The new documentary on J.D. Salinger is scheduled to open in Seattle this Friday, with local critics scheduled to get a look at the film at a press screening tomorrow, but the screening's been abruptly cancelled. Maybe this is all in the service of "not spoiling the secrets!," but according to almost every critic who's seen it, the biggest "secret" about Salinger is that it stinks.
Organized like a cheap reality show that excitedly rips the lid off of the mysteries of ancient alien civilizations, padded with hilariously embarrassing re-enactments (Salinger is writing on a stage, so frustrated with all the phonies! Salinger is meeting with literary agents, so frustrated with rejection! Salinger walks in the woods and carries a log, so frustrated with logs!) and heightened into a fake-suspense frenzy with a histrionic score, it's a movie that tells you very little a decently-written biography couldn't (and already has, for that matter).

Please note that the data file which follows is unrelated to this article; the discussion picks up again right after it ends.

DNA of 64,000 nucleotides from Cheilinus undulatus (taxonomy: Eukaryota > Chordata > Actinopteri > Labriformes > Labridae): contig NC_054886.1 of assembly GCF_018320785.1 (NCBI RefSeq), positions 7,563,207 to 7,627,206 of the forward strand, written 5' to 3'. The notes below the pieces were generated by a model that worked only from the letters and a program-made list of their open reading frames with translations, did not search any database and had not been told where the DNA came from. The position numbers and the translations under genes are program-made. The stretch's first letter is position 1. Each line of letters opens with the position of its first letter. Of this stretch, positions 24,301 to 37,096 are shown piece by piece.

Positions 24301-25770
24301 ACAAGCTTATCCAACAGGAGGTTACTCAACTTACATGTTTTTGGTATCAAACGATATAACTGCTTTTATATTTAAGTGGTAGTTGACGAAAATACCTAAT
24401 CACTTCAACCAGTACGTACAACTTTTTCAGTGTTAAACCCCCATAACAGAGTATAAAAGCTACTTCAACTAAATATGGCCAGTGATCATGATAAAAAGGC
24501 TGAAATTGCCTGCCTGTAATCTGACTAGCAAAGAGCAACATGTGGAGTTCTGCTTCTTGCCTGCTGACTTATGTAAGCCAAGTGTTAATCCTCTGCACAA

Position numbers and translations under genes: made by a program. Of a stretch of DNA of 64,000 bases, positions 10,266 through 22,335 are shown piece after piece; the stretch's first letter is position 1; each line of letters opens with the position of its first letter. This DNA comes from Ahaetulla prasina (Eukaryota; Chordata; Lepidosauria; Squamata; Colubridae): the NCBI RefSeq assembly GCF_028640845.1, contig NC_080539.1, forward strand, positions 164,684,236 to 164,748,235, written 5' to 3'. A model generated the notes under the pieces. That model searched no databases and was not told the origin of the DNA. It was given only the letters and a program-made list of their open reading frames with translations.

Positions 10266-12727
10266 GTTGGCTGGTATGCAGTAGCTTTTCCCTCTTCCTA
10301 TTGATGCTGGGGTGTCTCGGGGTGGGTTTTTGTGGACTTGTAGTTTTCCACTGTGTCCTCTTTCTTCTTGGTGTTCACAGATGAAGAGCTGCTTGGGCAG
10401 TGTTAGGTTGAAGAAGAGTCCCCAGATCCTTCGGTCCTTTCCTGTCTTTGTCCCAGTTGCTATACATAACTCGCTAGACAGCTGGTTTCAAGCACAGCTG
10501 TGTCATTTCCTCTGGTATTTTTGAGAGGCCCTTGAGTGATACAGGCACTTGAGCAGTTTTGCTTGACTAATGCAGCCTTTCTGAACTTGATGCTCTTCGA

[W]hat’s staggering about Salinger is how completely it misunderstands—or more often, simply ignores—what made its subject matter, well, matter. Salerno (and his interviewees, at least as he edits them) seems obsessed with the figure of the writer as celebrity, as recluse, as reluctant guru, and—in a creepy section on Mark David Chapman and John Hinckley Jr.’s Catcher in the Rye fixations—as supposed inciter to acts of violence. But there’s virtually no attention paid to Salinger’s language, the finely wrought prose and keen ear for the American vernacular that made him stand out among midcentury writers of fiction.
[M]ake sure you bring a barf bag when you watch this doc's tacky re-enactments, hear its cheeseball score and endure literary posturings so florid they'd embarrass the Baz Luhrmann of The Great Gatsby.
Salinger opens here Friday! Stay tuned! And in the meantime, go see these movies which are already running and that we love: Adore (Naomi Watts and Robin Wright as sun-baked MILFs!), Short Term 12 (serious indie-drama goodness with an amazing Brie Larson), and Drinking Buddies (the latest and greatest from mumblecore auteur Joe Swanberg).